Holocron Nightlight




Introduction: Holocron Nightlight

This nightlight appears, at first, to be nothing but a simple cube. Written on one side is the word "Off" and on the other is, as one might expect, is the word "On". By turning the cube upside down, you activate the light inside and reveal the cubes secret!Hidden within the cube are the emblems of four factions from the Star Wars universe. These emblems are inset on the inside faces of the four side panels of the cube, making the plastic thinner and allowing the light to shine through. A simple circuit consisting mainly of a tilt switch and four LEDs is all there is to this simple nightlight.

Below is a list of parts and tools needed for this project. For more information on where to buy parts online, their costs, and a little bit of discussion on my design process for this nightlight, follow this link.


  • 3D Printing Filament, PLA - Used for printing the case of the nightlight
  • LEDs - For the light part of "nightlight"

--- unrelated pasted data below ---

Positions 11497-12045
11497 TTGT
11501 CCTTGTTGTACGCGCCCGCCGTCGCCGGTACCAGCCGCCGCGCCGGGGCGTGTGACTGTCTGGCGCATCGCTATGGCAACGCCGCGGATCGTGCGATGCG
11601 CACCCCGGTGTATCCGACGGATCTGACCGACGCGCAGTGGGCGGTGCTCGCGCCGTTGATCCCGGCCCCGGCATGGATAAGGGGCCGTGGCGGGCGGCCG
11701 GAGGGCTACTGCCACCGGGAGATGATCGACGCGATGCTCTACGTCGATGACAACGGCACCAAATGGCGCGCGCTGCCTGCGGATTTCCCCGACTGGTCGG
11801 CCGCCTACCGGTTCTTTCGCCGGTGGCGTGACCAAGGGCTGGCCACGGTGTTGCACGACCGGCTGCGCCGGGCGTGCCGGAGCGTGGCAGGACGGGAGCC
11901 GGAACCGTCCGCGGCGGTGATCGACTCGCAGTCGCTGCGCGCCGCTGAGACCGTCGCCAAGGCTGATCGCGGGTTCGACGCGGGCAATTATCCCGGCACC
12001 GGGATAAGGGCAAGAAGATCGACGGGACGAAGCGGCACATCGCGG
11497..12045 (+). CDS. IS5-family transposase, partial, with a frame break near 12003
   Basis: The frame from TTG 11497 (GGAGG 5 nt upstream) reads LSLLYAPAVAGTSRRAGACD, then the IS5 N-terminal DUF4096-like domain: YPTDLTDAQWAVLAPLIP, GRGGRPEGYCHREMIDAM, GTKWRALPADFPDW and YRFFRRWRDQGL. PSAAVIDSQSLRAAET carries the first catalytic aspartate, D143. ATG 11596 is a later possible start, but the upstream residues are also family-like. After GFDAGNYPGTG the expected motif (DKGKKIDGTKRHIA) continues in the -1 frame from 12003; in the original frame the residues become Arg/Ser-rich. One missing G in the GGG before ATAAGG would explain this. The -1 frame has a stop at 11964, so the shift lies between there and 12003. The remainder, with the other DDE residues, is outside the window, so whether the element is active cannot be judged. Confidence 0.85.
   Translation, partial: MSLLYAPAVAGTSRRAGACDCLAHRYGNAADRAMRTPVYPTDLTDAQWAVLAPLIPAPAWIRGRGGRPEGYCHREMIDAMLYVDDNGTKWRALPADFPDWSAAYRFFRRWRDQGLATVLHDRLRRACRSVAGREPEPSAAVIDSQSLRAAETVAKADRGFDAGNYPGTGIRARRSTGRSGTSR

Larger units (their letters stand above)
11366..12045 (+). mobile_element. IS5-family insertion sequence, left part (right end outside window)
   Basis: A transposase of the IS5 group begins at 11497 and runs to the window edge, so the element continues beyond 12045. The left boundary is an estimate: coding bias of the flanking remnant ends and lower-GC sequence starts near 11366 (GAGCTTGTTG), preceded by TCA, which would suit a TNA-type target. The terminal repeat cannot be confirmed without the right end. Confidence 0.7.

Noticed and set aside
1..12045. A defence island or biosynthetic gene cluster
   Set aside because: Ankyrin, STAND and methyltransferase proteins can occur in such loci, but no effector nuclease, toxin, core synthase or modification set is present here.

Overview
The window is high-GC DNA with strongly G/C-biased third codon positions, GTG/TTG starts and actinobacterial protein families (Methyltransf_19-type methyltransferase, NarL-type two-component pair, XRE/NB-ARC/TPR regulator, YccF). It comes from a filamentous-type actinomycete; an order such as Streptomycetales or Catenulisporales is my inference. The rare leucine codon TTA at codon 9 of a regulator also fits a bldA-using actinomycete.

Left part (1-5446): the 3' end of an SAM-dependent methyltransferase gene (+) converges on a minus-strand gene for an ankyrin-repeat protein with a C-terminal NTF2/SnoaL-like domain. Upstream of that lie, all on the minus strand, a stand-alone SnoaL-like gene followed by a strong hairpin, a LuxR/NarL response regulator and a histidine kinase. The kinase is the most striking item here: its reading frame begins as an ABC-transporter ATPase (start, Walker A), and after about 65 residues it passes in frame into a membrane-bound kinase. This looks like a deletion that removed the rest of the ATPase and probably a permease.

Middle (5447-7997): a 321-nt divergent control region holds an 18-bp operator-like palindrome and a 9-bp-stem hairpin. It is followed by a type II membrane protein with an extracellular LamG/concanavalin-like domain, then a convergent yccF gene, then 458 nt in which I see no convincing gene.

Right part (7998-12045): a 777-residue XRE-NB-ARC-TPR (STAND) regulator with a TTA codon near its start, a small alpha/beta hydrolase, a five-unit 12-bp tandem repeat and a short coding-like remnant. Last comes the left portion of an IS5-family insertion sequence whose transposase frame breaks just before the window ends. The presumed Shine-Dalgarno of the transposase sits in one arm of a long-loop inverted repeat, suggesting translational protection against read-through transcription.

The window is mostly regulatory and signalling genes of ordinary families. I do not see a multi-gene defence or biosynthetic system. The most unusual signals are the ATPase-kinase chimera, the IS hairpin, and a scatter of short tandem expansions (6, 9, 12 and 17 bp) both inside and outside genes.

• Tilt Switch - Activates nightlight
  • 150 Ohm Resistors - For current limiting the LEDs
  • Perfboard - For soldering all of the components to
  • Battery Connector - For connecting power to the circuit
  • 9v Battery - Powers the LEDs
  • Hook up wires - Used to hook everything up
  • Screws* - For closing up the box and securing the circuitry


  • 3D Printer
  • Soldering Iron
  • Screwdriver

*I highly recommend using self-tapping screws here since the holes we're creating will not have threads in them to begin with.

Step 1: Printing the Nightlight

The 3D model for this nightlight was made in Autodesk 123D Design and can be found at Thingiverse.

I printed it with a raft but without supports. I found that printing such large flat surfaces without a raft would cause them to cool unevenly and buckle. This in turn cause the panel to pull away from the print bed, leaving me with a ruined mass of plastic as the printer went on about its business. Adding the raft fixed this.

I printed these panels at 0.2mm precision and each side took about an hour. Once printed I removed the rafts and only had to do a little bit of clean up on the screw holes in the top.

Step 2: Constructing the Box